The rates of unplanned teenage pregnancies, with an average of 18,000 every year (or 50 a day), continue to be a challenge and consequently, young women and girls are potentially at increased risk of maternal mortality and childbirth difficulties.

Additionally, an average of over 100 babies are dumped annually or one reported case every three days, according to the Royal Malaysia Police (PDRM). There have already been six recorded cases of baby dumping since the MCO began.

All of which points to the critical need for better access to information, safe and affordable contraceptive access and sexual and reproductive health services (SRHR) services.

SRHR services are essential healthcare and ever more crucial to be safely accessed during times of crisis, like the Covid-19 pandemic. UNFPA is heartened by LPPKN’s swift reopening of its clinics and facilities which ensured women and girls have access to their basic SRHR rights.

Harmful practices against girls

Startling statistics revealed by KPWKM in a recent session of parliament, highlighted that PDRM received 1,721 reports of sexual crimes committed against children from January-June 2020. Rape, incest and molestation were among the crimes reported.

UNFPA commends and fully supports both PDRM and KPWKM for the swift measures taken to combat this grave child rights issue, including the “Sahabat Bijak” child safety campaign in schools and proposed amendment of the Sexual Offences Against Children Act (SOAC) 2017 to introduce heavier sentences for offenders.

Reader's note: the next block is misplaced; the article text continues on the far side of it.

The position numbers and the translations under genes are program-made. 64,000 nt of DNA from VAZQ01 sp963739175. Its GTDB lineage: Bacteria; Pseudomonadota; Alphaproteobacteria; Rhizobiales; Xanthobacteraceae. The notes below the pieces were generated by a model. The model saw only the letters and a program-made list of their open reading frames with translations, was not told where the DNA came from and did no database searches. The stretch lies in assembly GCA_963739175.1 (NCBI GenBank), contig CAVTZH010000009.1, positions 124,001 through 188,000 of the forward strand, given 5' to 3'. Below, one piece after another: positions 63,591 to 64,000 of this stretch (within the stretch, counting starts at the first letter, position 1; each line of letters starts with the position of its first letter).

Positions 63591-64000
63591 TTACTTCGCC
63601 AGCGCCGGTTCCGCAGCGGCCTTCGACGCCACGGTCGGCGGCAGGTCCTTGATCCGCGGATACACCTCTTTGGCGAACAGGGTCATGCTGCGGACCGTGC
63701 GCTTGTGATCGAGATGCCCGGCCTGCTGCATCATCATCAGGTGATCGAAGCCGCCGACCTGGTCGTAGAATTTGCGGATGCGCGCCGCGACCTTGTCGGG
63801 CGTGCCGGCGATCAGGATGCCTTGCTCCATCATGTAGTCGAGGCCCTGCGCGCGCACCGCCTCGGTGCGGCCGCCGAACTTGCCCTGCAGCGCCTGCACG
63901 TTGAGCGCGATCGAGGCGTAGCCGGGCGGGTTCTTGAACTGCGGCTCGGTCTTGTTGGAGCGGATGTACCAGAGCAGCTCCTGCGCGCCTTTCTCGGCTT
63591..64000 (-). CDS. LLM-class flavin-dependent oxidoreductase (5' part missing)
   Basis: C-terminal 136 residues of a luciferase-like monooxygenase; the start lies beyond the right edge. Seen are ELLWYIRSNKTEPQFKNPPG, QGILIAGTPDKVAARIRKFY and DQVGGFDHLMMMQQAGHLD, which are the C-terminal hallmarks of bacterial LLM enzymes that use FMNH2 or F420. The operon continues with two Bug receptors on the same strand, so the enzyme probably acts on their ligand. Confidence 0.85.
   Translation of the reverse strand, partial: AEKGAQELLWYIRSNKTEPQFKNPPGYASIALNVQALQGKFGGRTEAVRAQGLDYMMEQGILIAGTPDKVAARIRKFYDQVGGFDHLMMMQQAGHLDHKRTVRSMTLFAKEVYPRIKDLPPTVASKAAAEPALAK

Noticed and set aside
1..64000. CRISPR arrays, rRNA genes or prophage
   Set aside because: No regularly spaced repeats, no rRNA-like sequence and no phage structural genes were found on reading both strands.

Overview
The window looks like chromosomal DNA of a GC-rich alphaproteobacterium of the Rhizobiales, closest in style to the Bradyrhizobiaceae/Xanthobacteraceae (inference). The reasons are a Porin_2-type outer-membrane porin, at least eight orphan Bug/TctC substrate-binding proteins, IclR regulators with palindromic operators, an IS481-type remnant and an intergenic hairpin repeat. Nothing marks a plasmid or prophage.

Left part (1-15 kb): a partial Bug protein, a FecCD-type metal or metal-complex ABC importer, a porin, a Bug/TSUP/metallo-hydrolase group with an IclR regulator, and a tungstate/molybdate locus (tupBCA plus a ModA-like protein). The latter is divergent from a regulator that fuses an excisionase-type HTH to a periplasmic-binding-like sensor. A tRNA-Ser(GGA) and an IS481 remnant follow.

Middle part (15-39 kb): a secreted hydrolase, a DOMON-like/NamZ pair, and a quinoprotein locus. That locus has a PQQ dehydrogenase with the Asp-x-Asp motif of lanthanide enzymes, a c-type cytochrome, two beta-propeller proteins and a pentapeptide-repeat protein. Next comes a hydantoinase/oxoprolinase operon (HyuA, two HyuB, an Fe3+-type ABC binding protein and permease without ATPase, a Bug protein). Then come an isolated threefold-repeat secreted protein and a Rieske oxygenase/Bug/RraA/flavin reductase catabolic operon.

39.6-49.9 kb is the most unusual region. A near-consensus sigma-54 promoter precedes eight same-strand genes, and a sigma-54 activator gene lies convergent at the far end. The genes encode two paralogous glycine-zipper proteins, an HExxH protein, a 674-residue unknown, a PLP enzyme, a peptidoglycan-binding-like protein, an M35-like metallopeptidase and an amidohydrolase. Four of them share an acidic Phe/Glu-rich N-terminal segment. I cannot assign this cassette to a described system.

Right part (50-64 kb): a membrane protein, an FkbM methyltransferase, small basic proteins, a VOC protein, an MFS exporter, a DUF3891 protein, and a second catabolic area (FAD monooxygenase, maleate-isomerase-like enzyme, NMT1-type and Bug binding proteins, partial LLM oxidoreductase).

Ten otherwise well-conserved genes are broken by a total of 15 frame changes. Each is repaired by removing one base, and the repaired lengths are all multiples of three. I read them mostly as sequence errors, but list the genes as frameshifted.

KPWKM’s statistics of 1,856 child marriages in 2018 alone, is of great concern. It’s important to acknowledge how the Covid-19 MCO places girls from marginalised communities at an even greater risk of being married off.

School closures during the early parts of the MCO, together with the economic constraints disproportionately affecting B40 families, must be addressed to protect girls from the likelihood of child marriage.

In fact, UNFPA’s State of World Population 2020 acknowledges that Covid-19’s global impact will force up to 12 million girls to marry in the coming decade.

Thankfully, strategic and urgent action to tackle the economic and social impact of Covid-19 can help reduce the impact on girls’ access to health and education outcomes due to child marriage.

Malaysia has indeed managed the Covid-19 pandemic very prudently, maintaining strict lockdown measures and SOP’s where appropriate, for the health of her people and protection of the economy.

UNFPA furthermore supports Malaysia’s immediate, short term and long term policy based responses and bottom-up, grassroots approaches to change gender-biased norms, attitudes and harmful practices.

Addressing the gender specific impacts on women and girls will require partnerships and collaboration between the government, civil society, international organisations and other stakeholders.

This is not just highly recommended, but will prove essential in ensuring that Malaysia’s national development is swifter and more equitable as we continue adjusting to life under the “new normal.”

* This is the personal opinion of the writer(s) or organisation(s) and does not necessarily represent the views of Malay Mail.